A thief has put lives at risk in Uckfield by stealing a vital piece of equipment.
The removal of a defibrillator on the Manor Park Estate has been called “bitterly disappointing”.
Community First Responder Senior Team Leader for North East Sussex (Lewes, Uckfield and Heathfield), Faith Lee, told this website she discovered the theft when doing an audit of public access defibrillators in the Uckfield area for the South East Coast Ambulance Service to check batteries and pads were “in date” and the equipment was ready for use.
Her first reaction on discovering the empty box at Tesco Express, Browns Lane, was that the equipment had been used and not returned.
Checks showed it had been stolen. It is not known exactly when the defibrillator was taken because the cabinet it is kept in is usually closed.
Faith said: “ I am bitterly disappointed that someone could take a piece of life-saving equipment.
“Residents on Manor Park have told me in the past how they value the presence of the equipment so near their homes if someone in their family suffers a cardiac arrest.
“I can’t imagine anything worse than running to get the defibrillator and finding it is not there when you need it.”
The defibrillator at Tesco Express cost more than £1,000 and was funded by equal contributions from Uckfield Lions, the Manor Park and Hempstead Fields Residents’ Association and Uckfield Town Council.
She believes the person who took the equipment does not fully understand how their actions could prevent a life being saved.
“Unfortunately we don’t know when it was taken, but I am glad I was making the checks and found it missing before someone ran up to get it for use in an emergency.
“Uckfield Lions have reported the theft to the police and every effort will be made to replace the machine as soon as possible.”
If you have information, contact Sussex Police on 101.
Why are defibrillators so important?
They are vital and can save lives if used immediately on someone who has had a cardiac arrest in conjunction with early CPR – cardiopulmonary resuscitation.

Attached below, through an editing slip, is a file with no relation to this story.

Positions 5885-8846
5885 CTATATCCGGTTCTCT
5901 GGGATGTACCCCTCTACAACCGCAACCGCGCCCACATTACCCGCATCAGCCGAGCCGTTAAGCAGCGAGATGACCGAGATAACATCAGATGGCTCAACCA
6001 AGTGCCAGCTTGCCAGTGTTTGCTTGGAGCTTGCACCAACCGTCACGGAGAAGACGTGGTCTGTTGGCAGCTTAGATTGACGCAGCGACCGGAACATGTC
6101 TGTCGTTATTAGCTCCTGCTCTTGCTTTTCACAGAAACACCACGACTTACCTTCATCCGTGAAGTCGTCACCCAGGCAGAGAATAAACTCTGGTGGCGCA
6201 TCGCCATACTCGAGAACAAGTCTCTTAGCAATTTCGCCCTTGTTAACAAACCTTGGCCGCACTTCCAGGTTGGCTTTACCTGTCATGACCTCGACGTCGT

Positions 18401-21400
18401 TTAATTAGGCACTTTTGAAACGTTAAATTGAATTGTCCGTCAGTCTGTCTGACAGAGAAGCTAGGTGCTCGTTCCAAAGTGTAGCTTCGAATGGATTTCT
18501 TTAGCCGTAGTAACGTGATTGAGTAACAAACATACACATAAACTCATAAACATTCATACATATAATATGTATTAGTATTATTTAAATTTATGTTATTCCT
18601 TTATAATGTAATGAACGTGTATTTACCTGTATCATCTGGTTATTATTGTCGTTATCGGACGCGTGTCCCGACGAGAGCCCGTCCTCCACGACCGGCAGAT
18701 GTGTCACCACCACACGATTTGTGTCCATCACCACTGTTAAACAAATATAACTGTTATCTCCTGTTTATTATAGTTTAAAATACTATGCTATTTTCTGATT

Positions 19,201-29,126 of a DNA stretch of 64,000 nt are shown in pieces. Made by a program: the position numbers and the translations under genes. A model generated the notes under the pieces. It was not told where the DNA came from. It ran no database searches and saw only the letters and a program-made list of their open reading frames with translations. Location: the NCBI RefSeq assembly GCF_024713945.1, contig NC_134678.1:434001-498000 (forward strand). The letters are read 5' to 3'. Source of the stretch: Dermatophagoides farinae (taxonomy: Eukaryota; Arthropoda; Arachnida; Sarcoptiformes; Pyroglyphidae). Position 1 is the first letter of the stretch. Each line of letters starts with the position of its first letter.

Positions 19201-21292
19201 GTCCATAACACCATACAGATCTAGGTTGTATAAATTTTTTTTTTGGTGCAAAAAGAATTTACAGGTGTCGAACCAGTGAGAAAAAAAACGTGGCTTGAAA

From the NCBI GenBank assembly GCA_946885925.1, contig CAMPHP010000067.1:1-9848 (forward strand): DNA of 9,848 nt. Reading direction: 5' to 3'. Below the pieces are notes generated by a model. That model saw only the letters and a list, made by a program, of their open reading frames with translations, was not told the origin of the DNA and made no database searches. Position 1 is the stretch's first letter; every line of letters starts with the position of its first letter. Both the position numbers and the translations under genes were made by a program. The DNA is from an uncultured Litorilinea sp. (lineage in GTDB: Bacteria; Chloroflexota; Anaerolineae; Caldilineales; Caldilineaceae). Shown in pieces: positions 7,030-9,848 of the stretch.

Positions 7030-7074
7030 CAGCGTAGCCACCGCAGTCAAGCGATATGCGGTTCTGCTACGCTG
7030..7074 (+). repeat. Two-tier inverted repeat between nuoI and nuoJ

It has been announced this week that 30 London taxi cab drivers are piloting a scheme whereby they carry defibrillators and get notified by London Ambulance Service of cardiac arrests so they can be first on scene.
Faith added: “Every second counts when someone goes into cardiac arrest – to have someone needing that defibrillator and finding the box empty doesn’t bear thinking about.
Defibrillators ‘buy time’
“In every case of cardiac arrest, the important thing is to dial 999, get the ambulance on the way, start CPR and get a defibrillator, if you can, without wasting time.
“The essential thing is to ‘buy time’ for the casualty by starting effective CPR until the ambulance crew or a community first responder arrives.
“I hope it will be possible to get another defibrillator in place on Manor Park before anyone needs it.”
The Lions and residents’ association are in discussions about a replacement.
• There have been a number of incidents in Uckfield where defibrillators have been vandalised since they were installed in many locations across the town, many with the help, work and generosity of the town’s Lions Club.
• The defibrillators do not need specialist knowledge or training to use and can be used by members of the public.
Earlier this week, a set of blue safety police safety lights, helping protect people working at the scene of a serious road accident in Lewes Road, Ridgewood, were stolen. See here
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